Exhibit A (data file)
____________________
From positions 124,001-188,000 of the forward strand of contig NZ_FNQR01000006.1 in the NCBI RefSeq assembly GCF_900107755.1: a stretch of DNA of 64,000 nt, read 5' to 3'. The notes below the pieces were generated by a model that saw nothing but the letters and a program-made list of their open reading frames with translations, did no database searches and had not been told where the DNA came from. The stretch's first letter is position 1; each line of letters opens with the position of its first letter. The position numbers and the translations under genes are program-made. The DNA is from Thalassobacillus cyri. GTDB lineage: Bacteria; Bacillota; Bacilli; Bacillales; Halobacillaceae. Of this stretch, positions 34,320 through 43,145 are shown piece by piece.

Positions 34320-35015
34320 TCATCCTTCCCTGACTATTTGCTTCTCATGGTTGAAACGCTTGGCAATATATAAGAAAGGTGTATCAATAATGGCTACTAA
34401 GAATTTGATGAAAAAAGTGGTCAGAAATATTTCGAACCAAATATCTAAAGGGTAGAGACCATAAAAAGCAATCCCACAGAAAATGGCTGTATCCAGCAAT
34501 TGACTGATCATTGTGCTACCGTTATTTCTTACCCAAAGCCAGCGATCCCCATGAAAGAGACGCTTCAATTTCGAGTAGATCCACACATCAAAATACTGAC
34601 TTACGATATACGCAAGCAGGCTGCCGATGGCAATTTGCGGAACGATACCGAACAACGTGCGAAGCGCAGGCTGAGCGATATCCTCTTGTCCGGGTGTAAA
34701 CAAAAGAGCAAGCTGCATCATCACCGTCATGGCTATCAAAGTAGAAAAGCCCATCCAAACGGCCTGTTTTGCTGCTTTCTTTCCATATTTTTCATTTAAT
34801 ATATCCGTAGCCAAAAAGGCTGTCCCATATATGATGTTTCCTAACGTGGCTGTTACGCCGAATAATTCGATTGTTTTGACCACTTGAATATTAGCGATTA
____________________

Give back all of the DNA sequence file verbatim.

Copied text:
From positions 124,001-188,000 of the forward strand of contig NZ_FNQR01000006.1 in the NCBI RefSeq assembly GCF_900107755.1: a stretch of DNA of 64,000 nt, read 5' to 3'. The notes below the pieces were generated by a model that saw nothing but the letters and a program-made list of their open reading frames with translations, did no database searches and had not been told where the DNA came from. The stretch's first letter is position 1; each line of letters opens with the position of its first letter. The position numbers and the translations under genes are program-made. The DNA is from Thalassobacillus cyri. GTDB lineage: Bacteria; Bacillota; Bacilli; Bacillales; Halobacillaceae. Of this stretch, positions 34,320 through 43,145 are shown piece by piece.

Positions 34320-35015
34320 TCATCCTTCCCTGACTATTTGCTTCTCATGGTTGAAACGCTTGGCAATATATAAGAAAGGTGTATCAATAATGGCTACTAA
34401 GAATTTGATGAAAAAAGTGGTCAGAAATATTTCGAACCAAATATCTAAAGGGTAGAGACCATAAAAAGCAATCCCACAGAAAATGGCTGTATCCAGCAAT
34501 TGACTGATCATTGTGCTACCGTTATTTCTTACCCAAAGCCAGCGATCCCCATGAAAGAGACGCTTCAATTTCGAGTAGATCCACACATCAAAATACTGAC
34601 TTACGATATACGCAAGCAGGCTGCCGATGGCAATTTGCGGAACGATACCGAACAACGTGCGAAGCGCAGGCTGAGCGATATCCTCTTGTCCGGGTGTAAA
34701 CAAAAGAGCAAGCTGCATCATCACCGTCATGGCTATCAAAGTAGAAAAGCCCATCCAAACGGCCTGTTTTGCTGCTTTCTTTCCATATTTTTCATTTAAT
34801 ATATCCGTAGCCAAAAAGGCTGTCCCATATATGATGTTTCCTAACGTGGCTGTTACGCCGAATAATTCGATTGTTTTGACCACTTGAATATTAGCGATTA